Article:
While few of us choose to become caregivers, many of us are faced with the task if a loved one is diagnosed with a chronic disease. The transition is a strange time for everyone involved, as the nature of the relationship changes for both the caregiver and patient.
However, it is all too easy as a caregiver to focus all of your attention on your loved one and begin to neglect your own health. This can cause a host of problems from negative and resentful feelings towards your loved to serious health complaints for you. Based on tips from the American Lung Association, we’ve put together a short list to help you better look after yourself so that you’re physically and emotionally up for the task.
Ask for Help
Rally around friends, family and neighbors for help, even if it’s something simple like running errands or sitting with your loved one for an hour while you buy groceries. Don’t be too proud to ask or accept any offers of help from others. Look into local volunteer groups near you who may be able to help or if necessary, pay professionals to do some of the chores that are taking up your time such as yard work, laundry, cleaning and odd jobs.
Learn About The Disease
Take the time to find out as much as you can about your loved one’s illness. Speak to your doctor, ask if they have any literature you can read, look up information from reliable sources on the internet and join patient and caregiver forums (they can be a good source of information as well as providing support).
Find out about new and upcoming drugs and therapies, and find out about clinical trials. The more you know about the disease, the more proactive you can be in your loved one’s treatment.
It’s likely that your loved one’s needs will change over time so you will need to be able to adapt quickly. Try to stay one step ahead so you can put plans in place for when things change. If you need specialist equipment like an oxygen machine or a wheelchair, allow time for you and your loved one to get used to them before they are truly needed to help make the transition smoother.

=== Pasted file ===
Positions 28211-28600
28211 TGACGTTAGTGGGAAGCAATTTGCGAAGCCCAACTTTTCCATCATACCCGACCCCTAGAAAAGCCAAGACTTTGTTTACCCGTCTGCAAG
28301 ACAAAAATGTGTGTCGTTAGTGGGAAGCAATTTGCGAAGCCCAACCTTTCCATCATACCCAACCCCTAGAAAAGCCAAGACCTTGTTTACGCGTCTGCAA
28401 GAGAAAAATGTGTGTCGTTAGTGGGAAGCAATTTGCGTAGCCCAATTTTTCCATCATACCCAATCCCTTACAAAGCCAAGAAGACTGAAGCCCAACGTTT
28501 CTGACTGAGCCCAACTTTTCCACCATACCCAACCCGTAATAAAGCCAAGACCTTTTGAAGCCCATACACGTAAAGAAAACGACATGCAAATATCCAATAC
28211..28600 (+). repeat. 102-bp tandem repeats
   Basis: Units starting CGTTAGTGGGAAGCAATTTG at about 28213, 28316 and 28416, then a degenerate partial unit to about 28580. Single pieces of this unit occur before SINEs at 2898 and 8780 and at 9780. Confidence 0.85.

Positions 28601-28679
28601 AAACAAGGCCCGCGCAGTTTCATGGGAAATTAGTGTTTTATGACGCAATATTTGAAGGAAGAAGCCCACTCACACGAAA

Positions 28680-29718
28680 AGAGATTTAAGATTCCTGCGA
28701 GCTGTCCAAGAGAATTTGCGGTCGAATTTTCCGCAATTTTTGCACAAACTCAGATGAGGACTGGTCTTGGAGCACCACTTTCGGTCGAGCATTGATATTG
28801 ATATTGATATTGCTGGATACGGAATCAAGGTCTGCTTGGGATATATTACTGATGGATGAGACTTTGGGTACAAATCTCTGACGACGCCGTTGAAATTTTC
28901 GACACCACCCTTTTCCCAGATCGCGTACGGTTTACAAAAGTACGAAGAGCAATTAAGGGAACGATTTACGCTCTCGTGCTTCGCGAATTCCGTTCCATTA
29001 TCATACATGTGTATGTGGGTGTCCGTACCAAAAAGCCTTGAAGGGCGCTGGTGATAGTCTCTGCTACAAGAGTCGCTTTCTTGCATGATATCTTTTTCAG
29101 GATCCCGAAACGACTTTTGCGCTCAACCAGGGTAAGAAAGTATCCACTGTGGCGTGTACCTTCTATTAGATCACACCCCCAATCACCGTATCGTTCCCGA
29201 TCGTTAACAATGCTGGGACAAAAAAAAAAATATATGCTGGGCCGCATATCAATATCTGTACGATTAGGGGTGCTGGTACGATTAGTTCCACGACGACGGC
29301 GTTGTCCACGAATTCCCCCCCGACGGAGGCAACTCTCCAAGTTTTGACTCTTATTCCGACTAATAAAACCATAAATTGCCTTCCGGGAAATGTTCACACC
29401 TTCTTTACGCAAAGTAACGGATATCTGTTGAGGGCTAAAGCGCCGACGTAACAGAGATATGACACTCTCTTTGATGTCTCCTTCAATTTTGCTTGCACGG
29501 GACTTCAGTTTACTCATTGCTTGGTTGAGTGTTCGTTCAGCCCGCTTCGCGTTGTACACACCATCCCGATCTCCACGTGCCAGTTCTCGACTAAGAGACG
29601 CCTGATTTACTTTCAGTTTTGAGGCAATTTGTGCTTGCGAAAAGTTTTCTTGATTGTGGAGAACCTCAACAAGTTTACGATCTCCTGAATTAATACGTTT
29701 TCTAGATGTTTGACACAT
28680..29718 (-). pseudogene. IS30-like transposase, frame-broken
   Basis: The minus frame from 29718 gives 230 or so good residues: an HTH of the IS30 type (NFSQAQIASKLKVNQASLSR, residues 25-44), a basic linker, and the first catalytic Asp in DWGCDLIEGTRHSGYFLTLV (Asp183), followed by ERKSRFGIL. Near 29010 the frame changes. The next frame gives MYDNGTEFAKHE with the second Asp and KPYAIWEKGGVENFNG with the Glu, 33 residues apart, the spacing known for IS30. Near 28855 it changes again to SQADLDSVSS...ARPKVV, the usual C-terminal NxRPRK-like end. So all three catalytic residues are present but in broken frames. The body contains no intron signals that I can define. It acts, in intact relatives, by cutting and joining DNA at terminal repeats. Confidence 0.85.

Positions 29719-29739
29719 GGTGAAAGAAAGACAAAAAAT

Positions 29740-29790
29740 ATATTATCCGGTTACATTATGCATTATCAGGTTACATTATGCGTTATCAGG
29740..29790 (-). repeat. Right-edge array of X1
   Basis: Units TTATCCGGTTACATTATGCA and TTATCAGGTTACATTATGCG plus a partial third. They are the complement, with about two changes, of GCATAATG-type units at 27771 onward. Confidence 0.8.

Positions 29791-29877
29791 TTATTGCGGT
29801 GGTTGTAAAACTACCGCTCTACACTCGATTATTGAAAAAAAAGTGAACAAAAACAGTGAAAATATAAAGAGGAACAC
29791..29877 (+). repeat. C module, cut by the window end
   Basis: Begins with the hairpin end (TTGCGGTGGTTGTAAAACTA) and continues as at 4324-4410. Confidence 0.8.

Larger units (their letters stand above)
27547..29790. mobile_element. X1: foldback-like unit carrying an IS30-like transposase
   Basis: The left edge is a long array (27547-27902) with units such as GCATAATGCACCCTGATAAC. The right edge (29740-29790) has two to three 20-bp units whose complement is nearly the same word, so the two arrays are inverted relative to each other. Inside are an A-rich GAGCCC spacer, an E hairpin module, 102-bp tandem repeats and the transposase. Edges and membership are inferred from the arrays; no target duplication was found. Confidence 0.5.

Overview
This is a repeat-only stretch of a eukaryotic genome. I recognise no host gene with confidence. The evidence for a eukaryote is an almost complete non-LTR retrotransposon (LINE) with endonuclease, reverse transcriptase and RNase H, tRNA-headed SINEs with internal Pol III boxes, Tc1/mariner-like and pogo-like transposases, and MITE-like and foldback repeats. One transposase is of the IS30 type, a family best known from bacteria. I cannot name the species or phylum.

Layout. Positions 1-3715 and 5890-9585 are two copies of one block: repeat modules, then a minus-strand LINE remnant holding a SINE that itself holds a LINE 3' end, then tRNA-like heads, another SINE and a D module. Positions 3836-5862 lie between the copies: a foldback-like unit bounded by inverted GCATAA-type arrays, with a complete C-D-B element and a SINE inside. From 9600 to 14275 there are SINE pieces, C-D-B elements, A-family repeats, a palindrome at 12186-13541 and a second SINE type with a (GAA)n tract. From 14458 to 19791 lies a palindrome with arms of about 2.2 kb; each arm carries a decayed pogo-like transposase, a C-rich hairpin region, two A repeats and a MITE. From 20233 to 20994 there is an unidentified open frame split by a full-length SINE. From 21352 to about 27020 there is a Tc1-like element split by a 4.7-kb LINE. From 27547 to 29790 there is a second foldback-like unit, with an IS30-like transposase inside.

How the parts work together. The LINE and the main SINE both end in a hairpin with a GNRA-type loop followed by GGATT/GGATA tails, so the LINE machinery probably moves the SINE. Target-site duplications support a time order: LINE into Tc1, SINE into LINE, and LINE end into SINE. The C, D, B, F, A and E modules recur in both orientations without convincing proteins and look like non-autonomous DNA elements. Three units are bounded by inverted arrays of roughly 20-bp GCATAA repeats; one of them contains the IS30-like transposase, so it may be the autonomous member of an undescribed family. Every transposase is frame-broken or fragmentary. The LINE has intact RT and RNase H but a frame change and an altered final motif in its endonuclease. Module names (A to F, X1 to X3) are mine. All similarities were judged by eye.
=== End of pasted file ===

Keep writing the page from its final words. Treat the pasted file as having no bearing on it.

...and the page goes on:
Learn to be flexible. There are days when your loved one will want to go out and do things or socialize with friends and family, equally there will be days when you need to cancel plans because your loved one is too fatigued or sick.
Look After Yourself
This is probably the most important tip of all. If you’re sick, you can’t take care of your loved one! Eat well, get plenty of sleep, see you doctor about any ailments you have and have them addressed. If you feel depressed or anxious then speak to your doctor about ways to resolve this. Whenever you can, get some exercise—even if it’s just a half hour swimming or a short walk around the block.
Take time away from your loved one to do something for yourself. Meet up with friends or go to the movies, anything so long as you enjoy yourself and have a couple of hours where you can take your mind off being a caregiver.
Pulmonary Hypertension News is strictly a news and information website about the disease. It does not provide medical advice, diagnosis or treatment. This content is not intended to be a substitute for professional medical advice, diagnosis, or treatment. Always seek the advice of your physician or another qualified health provider with any questions you may have regarding a medical condition. Never disregard professional medical advice or delay in seeking it because of something you have read on this website.
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